By the Rev. Darren Miner
In the Name of the Father, and of the Son, and of the Holy Spirit. Amen.
Over the years, you have probably noticed that I tend to preach primarily from the Gospel reading. But not today! Something in St. Paul’s epistle drew me to it; it seemed to speak to the situation in America today. So you won’t get yet another sermon about evangelism and fishing for people. Instead, you will get a homily on what it might mean to share the mind of Christ.
St. Paul is writing to a small church that he started in the city of Corinth. He has been informed that the church is splintering into factions. As their spiritual father, he is determined to put the kibosh on that. After a few introductory remarks, he gets to the point: “I appeal to you, brothers and sisters, by the name of our Lord Jesus Christ, that all of you be in agreement and that there be no divisions among you, but that you be united in the same mind and the same purpose.”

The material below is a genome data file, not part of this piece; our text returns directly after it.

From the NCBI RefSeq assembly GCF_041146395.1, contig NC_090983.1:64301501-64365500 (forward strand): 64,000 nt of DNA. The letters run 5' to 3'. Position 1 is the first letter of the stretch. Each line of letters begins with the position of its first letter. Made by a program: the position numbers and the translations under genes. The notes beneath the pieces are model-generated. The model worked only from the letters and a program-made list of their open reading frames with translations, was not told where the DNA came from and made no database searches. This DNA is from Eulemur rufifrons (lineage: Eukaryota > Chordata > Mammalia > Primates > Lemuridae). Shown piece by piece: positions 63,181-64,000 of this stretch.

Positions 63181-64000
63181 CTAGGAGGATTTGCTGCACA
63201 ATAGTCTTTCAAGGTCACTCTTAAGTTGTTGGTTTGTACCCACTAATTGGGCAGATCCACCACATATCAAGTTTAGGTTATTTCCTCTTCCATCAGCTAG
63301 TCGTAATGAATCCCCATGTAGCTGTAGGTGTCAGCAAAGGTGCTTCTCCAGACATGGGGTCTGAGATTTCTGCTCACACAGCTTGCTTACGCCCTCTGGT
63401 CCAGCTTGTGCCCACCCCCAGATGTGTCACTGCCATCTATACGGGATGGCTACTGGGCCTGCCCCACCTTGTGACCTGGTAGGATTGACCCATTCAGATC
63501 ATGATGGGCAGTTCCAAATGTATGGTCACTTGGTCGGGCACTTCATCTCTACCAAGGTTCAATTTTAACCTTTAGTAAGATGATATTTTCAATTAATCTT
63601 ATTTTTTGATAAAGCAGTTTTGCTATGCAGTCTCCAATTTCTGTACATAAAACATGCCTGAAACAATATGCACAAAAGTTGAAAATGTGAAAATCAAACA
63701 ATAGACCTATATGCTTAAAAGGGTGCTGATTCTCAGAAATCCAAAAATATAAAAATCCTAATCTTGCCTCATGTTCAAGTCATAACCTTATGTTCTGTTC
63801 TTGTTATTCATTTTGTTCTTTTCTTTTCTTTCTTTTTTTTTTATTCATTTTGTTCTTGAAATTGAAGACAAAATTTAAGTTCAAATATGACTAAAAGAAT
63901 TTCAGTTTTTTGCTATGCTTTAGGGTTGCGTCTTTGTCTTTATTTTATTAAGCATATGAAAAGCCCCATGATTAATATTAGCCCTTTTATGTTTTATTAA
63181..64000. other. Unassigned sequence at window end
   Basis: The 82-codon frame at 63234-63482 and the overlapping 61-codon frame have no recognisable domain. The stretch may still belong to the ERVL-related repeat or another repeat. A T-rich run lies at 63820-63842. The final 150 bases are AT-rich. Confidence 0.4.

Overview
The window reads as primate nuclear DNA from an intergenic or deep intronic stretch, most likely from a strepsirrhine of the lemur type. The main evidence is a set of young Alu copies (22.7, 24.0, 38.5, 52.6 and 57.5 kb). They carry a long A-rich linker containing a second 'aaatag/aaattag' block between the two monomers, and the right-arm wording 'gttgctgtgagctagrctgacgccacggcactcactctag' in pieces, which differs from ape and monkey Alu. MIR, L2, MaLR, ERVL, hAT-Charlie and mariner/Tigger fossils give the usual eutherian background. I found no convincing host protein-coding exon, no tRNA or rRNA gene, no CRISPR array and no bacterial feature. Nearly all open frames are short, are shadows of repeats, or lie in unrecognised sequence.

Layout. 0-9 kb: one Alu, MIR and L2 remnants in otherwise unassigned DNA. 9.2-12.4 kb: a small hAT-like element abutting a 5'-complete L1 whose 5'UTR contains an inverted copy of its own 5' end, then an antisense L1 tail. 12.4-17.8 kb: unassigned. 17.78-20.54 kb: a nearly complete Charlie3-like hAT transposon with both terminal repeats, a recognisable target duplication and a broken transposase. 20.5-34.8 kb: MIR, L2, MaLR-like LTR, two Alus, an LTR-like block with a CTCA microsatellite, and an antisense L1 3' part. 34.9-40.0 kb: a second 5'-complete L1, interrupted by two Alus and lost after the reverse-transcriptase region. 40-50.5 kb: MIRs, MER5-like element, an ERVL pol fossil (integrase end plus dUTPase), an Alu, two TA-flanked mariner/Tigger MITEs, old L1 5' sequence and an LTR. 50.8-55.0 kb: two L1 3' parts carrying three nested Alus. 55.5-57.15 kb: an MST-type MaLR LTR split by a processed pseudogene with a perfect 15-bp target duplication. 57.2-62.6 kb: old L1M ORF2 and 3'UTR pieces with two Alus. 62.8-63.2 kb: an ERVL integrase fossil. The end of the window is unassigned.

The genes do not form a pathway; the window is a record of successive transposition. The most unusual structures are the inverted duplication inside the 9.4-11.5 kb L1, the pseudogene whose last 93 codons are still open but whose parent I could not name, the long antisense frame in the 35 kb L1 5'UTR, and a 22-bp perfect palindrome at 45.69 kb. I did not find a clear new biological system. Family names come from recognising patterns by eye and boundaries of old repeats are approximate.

Although elsewhere Paul refers to himself as the Corinthians’ spiritual father, here he calls them “brothers and sisters.” Here, he emphasizes that they are all of equal stature in Christ, and most importantly, that they are all one family. Paul explicitly calls on the name of Jesus to emphasize the solemnity of his exhortation, which is to be united in the same mind. Now, in today’s reading, it isn’t obvious what Paul means by sharing the same mind. But in his letter to the Philippians, he makes it crystal clear:
If then there is any encouragement in Christ, any consolation from love, any sharing in the Spirit, any compassion and sympathy, make my joy complete: be of the same mind, having the same love, being in full accord and of one mind. Do nothing from selfish ambition or conceit, but in humility regard others as better than yourselves. Let each of you look not to your own interests, but to the interests of others. Let the same mind be in you that was in Christ Jesus, who, though he was in the form of God, did not regard equality with God as something to be exploited, but emptied himself, taking the form of a slave, being born in human likeness. And being found in human form he humbled himself and became obedient to the point of death—even death on a cross. (Phil. 2:1–8)